September 17, 2022
The Fairview fire near Hemet, California, grew quickly in the first day.
A combination of 110° temperatures, extreme dryness, rugged territory and a chaparral which had not burned for many decades caused the fire to burn out of control. It rushed up the foothill canyons stripping the earth of all vegetation and life.
The fire created its own ecology. Tornados of flame reached upward to 700 feet.
Cumulous clouds were created by the smoke. Sadly, they were not rain clouds. The fire ran so fast that a family was overcome and burned alive in their fleeing car.
The most frightening thing for me was that the fire was coming my way. Each day the fire grew by 10,000 acres.
I saw the smoke clearly from my front yard. It looked so close I went down the street to a vantage point where my neighbors live.
It was sunset on the second day of the fire. I stood with my neighbors, looking out over the adjacent Reed Valley. On the far ridge of the valley were flames.
A wind coming out of the east was pushing the fire slightly to our left flank, but if it dropped into Reed Valley there was nothing but dry vegetation between the fire and our homes.
I checked the evacuation maps on my phone. Our neighborhood was now in an evacuation warning zone (yellow). This meant that we should prepare to evacuate.
Paula and I loaded up the motor home with food, supplies, go-bag, documents, backup drives and a few pieces of memorabilia. We made a list of last minute items to load in the RV and truck:
Cat carriers and cats.
Computer and iPads.
Keys, ID and phones.
There was a tropical storm named Hurricane Kay in Mexico running up the Pacific Coast. Its cyclone stretched into Arizona and its edges came down through our area. Weather forecasts predicted rain and high winds for the next day.
Firemen were both hopeful of the rain assist and dreading the predicted 100 mile per hour winds, mud and landslides.
I prayed that the storm would blow the fire away from my house to the west. Was this wrong? There are hundreds of thousands of people in Temecula, to the west. Should my prayer be answered and all those other prayers be ignored?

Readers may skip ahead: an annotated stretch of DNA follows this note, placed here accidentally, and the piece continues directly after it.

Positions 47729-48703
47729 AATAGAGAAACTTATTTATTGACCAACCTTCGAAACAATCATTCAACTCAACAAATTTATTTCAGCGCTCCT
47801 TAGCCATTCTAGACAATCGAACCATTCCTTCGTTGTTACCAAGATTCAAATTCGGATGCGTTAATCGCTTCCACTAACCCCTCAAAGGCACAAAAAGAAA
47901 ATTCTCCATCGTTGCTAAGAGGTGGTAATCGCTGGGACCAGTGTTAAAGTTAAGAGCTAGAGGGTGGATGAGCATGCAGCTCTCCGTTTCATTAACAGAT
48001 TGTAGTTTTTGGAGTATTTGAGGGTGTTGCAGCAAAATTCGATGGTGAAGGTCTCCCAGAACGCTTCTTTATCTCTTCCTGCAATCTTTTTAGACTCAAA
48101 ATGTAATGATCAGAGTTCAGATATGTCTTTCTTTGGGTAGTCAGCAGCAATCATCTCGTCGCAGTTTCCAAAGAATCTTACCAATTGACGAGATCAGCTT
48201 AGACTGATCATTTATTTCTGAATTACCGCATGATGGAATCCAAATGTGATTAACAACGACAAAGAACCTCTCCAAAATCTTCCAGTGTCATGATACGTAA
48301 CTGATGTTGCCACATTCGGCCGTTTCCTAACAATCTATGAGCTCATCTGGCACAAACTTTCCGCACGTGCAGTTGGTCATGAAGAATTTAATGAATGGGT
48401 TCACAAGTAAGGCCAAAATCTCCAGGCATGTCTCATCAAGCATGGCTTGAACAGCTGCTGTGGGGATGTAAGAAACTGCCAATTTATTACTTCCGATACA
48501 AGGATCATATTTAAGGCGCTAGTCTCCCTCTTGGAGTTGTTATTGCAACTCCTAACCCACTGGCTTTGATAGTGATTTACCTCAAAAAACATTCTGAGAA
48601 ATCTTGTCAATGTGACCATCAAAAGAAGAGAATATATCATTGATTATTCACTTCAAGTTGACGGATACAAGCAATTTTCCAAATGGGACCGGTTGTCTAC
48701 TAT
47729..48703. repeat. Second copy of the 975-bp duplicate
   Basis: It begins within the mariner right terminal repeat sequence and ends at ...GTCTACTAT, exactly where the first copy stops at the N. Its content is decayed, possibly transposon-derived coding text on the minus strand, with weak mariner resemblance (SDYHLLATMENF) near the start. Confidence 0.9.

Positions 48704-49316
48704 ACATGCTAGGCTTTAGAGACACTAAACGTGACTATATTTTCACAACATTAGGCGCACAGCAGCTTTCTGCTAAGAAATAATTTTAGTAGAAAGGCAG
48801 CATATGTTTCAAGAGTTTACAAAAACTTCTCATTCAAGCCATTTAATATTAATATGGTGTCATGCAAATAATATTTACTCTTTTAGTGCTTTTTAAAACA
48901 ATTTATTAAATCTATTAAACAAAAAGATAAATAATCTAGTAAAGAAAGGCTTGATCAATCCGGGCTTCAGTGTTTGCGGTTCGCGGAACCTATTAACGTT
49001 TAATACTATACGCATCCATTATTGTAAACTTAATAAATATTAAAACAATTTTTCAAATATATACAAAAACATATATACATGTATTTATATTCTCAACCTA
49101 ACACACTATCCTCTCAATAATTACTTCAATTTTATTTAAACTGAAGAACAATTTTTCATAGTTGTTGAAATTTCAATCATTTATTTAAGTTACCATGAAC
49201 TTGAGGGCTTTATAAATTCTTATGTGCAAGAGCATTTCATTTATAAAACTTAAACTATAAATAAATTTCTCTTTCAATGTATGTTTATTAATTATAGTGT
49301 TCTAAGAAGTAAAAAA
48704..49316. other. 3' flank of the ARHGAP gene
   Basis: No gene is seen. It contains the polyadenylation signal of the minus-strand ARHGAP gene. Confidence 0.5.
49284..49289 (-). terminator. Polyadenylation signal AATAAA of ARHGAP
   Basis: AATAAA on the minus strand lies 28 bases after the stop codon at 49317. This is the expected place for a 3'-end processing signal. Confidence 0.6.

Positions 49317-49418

The next day the fire had grown to 30,000 acres and was now approaching on our right flank as well, threatening the nearby town of Anza. We were about to be surrounded.
At 5pm we were issued an evacuation order. This meant to leave the area as quickly as possible. It took us about an hour until we could drive away.
As I drove the RV out of its parking area I ran over a loose stump. The RV dragged to a stop. The stump was wedged between the tire and the body of the motor home. Struggling to stay calm, I got the sledge hammer from the garage and removed the stump. The RV was drivable and we were on our way.
When we drove past the lake toward the community gate the tenor of our normally peaceful neighborhood had changed. Sheriff helicopters flew over houses encouraging the evacuation. Water dropping helicopters were hovering over the lake sucking up water to be used on the fire.
At the intersection of our two major mountain highways the sheriffs were checking IDs and letting only urgent residents in to assist with their family’s evacuations.
We made it to town uneventfully. We pulled into the Walmart parking lot intending to only stay that night. There were already a dozen RVs parked there. Five minutes after we parked a security guard told us that the manager had ordered all us evacuees to leave.
“You can try the parking lot across the street, but you can’t stay here,” said the guard.
“I thought that Walmart always welcomed overnight RVers,” I said.
“We are expecting a lot of RVs tonight, from the fire. Too many.”
“Exactly,” I said.
“Where is your compassion?” I thought.
We left for the parking lot of the skydiving center where we knew we would be welcome.
When we arrived at the parking lot it was still very hot. I tried to start the generator so I could run the air conditioner. The generator would not start. It was the one thing that I had not checked while preparing to evacuate.
The next morning I contacted a local RV service center. This service center normally makes appointments three months in advance. When I explained my situation as an evacuee the service manager told me to come right in. The service yard was overflowing with vehicles.
Three of the RVs were fire department units that needed urgent care. Many belonged to evacuees like myself. A couple hours later we were repaired. I expressed my gratitude. The service manager said, “We have to help each other out in times of need.” Compassionate.
I found a campground to stay in for the next few days. They offered us a “fire discount”. Nice, more compassion. The cats climatized to the RV quite well. They even got along with each other.
The rain that day pulled back the perimeter of the fire on all sides. Containment increased from 5% to 40%. Our evacuation status changed from “orders” back to “warning.” Temecula was no longer threatened.
We stayed in the campground for another couple of days, giving the firefighters room to work.
It seems that all the prayers were answered. Losses were limited to acres of chaparral and sadly, wildlife habitat.
When we returned to the neighborhood the water dropping helicopters were still shuttling between our lake and the fire hot spots. The following video shows the devastation in nearby valleys.
What a relief to see our little red house on the ridge, just as it should be.
It is nice to be home.
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